fbpx

How To Write A Stand-Out Technical CV

how+to+write+a+tech+cv

ARTICLE SUMMARY

It takes an average recruiter 4-5 secs to scan your CV before make a decision on it. In this article, Omotola Shogunle of My Coding Habits suggest various tips to help you stand out with your CV.

Writing a tech CV that makes an impression is an essential part of your job search. According to indeed, it takes an average of 7-8 seconds for hiring managers to glance through CVs. This average is also affected by the number of applicants for the job role. To stand a chance, in this article we will discuss some of the techniques I have used to improve my CV.

Before we begin, I have 3 rules that target the presentation and style of your CV

  • Make sure your CV is only 1 page
  • Tailor your CV to the job you’re applying for
  • Your CV should be minimalist, it’s not an art project 😉

How Many Sections Should My CV have?

The answer is; at least 4-5 sections

  • Professional Summary – This is a summary of who you are/what you do. What is your value proposition? What are you looking for?
  • Work Experience/ Projects – Where you detail any experience relevant to the job
  • Education
  • Achievement/ Certifications 
  • Skills – List both hard and soft skills

I will be using my CV to demonstrate the sections listed above to give you ideas for when you start drafting yours..

Professional Summary

Here, notice how I have kept this brief? I used 4 lines to make a good first impression. Within this paragraph I have stated who I am, what value I will bring to my team and what I am looking for. (this part should align what you need with what the business is trying to achieve).

Work Experience/ Projects

Have you ever heard of the XYZ formula? This is the formula that should guide you when you are writing what you do/did in your current/previous job. This section isn’t used to state duties, it’s used to show the impact of the work you have done. So the XYZ formula simply states:

I Accomplished [X] as measured by [Y], by doing [Z]

Questions to ask yourself when writing this section are:

  • What was accomplished by the end of this task/feature?
  • What was the impact of what I did? How can it be measured?
  • What tools, techniques, languages, soft skills did I use to achieve this task?

If you follow these steps it should be easier for you to write this section. Analyse my example below using the XYZ formula.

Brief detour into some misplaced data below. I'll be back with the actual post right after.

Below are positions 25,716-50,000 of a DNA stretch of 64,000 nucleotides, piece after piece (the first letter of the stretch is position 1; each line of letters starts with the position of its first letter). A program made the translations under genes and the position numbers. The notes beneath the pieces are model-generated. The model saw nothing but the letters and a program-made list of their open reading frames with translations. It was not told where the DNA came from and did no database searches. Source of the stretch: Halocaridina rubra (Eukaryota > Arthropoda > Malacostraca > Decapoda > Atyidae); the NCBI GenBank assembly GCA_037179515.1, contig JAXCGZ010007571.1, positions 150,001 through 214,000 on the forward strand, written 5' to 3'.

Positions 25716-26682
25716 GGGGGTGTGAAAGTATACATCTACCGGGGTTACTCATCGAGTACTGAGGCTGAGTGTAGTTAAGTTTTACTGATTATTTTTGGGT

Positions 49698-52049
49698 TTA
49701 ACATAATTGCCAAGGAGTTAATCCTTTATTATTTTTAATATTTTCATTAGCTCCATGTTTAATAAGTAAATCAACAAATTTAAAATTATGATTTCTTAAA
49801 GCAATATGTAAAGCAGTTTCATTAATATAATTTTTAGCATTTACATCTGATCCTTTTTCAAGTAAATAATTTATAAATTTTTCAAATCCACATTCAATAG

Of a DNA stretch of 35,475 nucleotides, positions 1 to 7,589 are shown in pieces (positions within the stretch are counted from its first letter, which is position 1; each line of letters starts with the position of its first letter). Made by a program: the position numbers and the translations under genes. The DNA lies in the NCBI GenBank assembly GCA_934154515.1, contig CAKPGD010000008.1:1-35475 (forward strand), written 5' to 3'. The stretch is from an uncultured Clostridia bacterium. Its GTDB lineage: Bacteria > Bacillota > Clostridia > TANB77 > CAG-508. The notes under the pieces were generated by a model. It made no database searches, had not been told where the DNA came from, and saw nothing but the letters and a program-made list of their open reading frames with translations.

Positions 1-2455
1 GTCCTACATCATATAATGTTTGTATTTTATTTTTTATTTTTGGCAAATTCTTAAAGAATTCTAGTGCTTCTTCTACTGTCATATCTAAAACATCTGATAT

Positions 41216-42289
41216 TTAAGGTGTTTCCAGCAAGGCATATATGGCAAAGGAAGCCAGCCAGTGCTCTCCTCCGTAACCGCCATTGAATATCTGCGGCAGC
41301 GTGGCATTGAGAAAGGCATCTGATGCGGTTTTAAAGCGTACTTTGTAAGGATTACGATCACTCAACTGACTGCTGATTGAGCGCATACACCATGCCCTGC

Education

If you are still in university, or a bootcamp, this section can list courses and grades relevant to what the job role is looking for. An overall grade can be added, then an individual grade for relevant courses taken.

However, if you are an experienced professional, add your degree and honours, or bootcamp certification and achievement score. Your experience will do more of the talking for you.

Achievements/Certifications

Not a lot of CVs highlight achievements or certifications. If you ask me, I would say it’s a brilliant way to stand out. Showcase how impressive you are: remember, our goal is to stand out.

Skills

This section I always save for last, but it can also go just below the professional summary section. Make sure you list the technologies relevant to the job description, and your level of proficiency or if you have more experience how long you have been working with said technology.

In Summary One quote I heard that boosted my confidence to apply for these roles is –

“Men would apply for roles even if they are only 50% qualified for it, but women will apply when they are 100% qualified.”

With what you know now, it’s a great time to revamp your CV and start applying for that role! If you are interested in the template I used to design my CV you can find it on Etsy – It’s minimalist and easy to use.

RELATED ARTICLES

Getting your CV out there and noticed is hard! We sat down with Corinne Mills from Personal Career Management to get her tips on perfecting...
Today, we’re diving into learning to code, a career in coding and how to decide if coding is for you.
From balancing the demands of a high-paced industry with family responsibilities, to the lack of support and understanding, Tayla Stone from Permutable AI, sheds light...
Dr Zoë Russell, Co-founder, Rethink Carbon, takes a look into the importance of a work-life balance and gives her tips as a female founder on...

This website stores cookies on your computer. These cookies are used to improve your website and provide more personalized services to you, both on this website and through other media. To find out more about the cookies we use, see our Privacy Policy.